Another day, another TSA theft

Nisha A
Yawn. Just another day in the TSA.

From KOMU in Columbia, Missouri:

Columbia Police confirmed Friday afternoon that Department of Homeland Security officials arrested a TSA employee in the Columbia Regional Airport parking lot around 7 a.m. Thursday.

Columbia police identified the employee as 32-year-old Eric Richard Dunlap of Jefferson City, Dunlap is suspected of felony stealing.

Columbia Police Sergeant Joe Bernhard said the arrest took place after what he called a Department of Homeland Security honesty check. As part of the honesty check, a DHS official posed as a traveler gave Dunlap a bag with $500 inside, claiming he found it at the airport.

Bernhard said officials then saw Dunlap leave the airport Thursday morning with the bag and arrested him.

By the way, if this were a random attempt to entrap somebody, I’d be against it. You shouldn’t be going around handing random people bags of cash to test whether they give it back or not. Sad fact is that plenty of people — most, probably — wouldn’t return it. So let’s not get on our high horse here. That’s not what this is about. TSA agent Dunlap was targeted because it was already suspected that he’d been stealing from passengers’ bags:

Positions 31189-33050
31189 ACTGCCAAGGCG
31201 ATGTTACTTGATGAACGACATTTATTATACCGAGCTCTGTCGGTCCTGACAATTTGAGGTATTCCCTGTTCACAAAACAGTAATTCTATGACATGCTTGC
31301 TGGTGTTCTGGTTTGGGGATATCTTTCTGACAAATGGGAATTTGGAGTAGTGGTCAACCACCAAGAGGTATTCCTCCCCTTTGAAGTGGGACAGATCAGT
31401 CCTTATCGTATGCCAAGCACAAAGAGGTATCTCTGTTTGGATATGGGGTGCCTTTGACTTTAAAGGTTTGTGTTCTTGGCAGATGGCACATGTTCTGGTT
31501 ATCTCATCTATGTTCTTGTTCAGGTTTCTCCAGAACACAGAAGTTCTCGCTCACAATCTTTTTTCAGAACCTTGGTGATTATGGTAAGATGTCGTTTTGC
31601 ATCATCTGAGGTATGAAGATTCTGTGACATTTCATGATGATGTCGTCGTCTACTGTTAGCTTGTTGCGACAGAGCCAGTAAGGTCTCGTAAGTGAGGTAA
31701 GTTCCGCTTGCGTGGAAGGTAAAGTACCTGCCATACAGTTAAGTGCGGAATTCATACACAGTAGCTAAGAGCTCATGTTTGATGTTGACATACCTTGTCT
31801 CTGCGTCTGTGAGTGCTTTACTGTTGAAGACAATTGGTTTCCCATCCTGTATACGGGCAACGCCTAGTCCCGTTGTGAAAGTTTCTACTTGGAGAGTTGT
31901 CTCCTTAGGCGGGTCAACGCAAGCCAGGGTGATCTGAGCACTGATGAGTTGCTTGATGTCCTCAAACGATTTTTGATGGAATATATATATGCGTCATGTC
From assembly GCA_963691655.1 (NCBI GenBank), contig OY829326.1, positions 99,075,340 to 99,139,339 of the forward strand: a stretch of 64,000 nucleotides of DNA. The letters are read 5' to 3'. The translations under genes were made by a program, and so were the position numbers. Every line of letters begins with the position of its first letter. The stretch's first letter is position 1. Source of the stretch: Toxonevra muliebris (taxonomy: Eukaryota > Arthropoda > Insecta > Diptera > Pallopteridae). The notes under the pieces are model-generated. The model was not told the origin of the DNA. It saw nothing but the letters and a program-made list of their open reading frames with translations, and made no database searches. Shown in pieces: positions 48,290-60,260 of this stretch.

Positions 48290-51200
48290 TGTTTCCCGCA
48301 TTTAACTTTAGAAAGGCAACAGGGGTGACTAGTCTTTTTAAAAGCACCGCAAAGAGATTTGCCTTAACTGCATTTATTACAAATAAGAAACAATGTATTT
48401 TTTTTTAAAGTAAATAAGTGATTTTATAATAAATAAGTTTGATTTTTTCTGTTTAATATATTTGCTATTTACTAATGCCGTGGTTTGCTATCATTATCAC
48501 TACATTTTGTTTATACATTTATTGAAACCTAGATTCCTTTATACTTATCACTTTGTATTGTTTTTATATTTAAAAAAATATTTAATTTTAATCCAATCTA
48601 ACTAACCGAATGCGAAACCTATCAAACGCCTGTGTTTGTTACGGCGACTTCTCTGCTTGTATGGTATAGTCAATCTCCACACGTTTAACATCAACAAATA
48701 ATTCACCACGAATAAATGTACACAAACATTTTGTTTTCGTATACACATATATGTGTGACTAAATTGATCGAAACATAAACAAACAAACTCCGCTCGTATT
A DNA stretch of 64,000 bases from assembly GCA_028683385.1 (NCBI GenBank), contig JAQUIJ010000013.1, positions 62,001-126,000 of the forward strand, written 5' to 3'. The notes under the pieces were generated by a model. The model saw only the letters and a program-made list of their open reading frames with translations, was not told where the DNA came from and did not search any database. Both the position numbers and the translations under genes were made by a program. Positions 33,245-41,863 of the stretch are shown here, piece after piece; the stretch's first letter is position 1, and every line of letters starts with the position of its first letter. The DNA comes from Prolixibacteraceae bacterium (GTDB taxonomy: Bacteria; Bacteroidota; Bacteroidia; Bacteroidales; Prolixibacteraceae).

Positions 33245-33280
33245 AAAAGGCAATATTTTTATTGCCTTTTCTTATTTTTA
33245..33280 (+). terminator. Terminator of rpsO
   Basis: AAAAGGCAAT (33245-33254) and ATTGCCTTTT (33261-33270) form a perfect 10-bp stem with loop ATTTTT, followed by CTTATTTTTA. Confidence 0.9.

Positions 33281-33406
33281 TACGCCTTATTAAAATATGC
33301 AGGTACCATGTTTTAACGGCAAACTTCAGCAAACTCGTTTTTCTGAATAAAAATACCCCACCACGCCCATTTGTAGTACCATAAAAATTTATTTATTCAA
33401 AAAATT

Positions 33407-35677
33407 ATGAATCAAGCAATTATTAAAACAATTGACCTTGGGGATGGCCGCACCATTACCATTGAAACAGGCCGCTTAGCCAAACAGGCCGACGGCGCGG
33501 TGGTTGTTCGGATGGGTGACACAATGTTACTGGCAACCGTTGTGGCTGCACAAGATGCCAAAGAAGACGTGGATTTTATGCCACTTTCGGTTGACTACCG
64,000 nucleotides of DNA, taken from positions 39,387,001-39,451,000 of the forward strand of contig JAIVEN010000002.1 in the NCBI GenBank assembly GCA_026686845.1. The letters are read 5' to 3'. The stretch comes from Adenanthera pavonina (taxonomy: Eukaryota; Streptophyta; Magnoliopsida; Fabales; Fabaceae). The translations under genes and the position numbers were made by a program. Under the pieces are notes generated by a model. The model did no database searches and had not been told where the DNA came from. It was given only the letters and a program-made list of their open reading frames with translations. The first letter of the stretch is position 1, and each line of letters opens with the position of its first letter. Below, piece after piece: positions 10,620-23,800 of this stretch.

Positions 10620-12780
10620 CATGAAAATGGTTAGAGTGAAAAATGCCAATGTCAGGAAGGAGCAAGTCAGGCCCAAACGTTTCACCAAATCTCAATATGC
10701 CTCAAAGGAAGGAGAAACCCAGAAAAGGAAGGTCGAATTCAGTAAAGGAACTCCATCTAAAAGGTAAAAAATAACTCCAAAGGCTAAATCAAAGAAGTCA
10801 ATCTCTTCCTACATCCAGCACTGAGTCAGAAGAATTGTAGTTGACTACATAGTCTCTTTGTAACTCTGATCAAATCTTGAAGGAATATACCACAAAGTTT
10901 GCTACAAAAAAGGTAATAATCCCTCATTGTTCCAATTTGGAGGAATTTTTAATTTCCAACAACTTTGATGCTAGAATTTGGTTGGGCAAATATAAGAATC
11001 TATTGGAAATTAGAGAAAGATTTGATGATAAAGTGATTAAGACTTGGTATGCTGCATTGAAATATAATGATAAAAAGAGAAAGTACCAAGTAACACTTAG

Columbia Public Works Public Information Specialist Steven Sapp said the arrest came after reports from passengers at Columbia Regional had notified TSA and Department of Homeland Security officials that they believed items were missing from their bags. Officials then identified Dunlap, the employee suspected of removing the items from their bags, after reviewing video surveillance footage.

But again, logic and common sense dictate that there’s much more theft going on than we’ll ever know about. We’ve written about tons of it here at TSA News. It’s impossible to know about it all.

(Photo: Nisha A/Flickr Creative Commons)

  • Dolt

    This isn’t even a big airport. They have 4 flights per day at this airport and 3 of those are 50-seat regional jets. So even if you think you can avoid TSA abuse by flying out of small regional airports – “We just avoid the big cities and busy airports and never have problems” (which I have heard family members say to me) – think again.

    • Susan Richart

      Actually, as far as treatment by screeners of passengers is concerned, many say that the smaller airports are even worse than at large airports.

      • Daisiemae

        They have fewer victims so they have to make every victim count.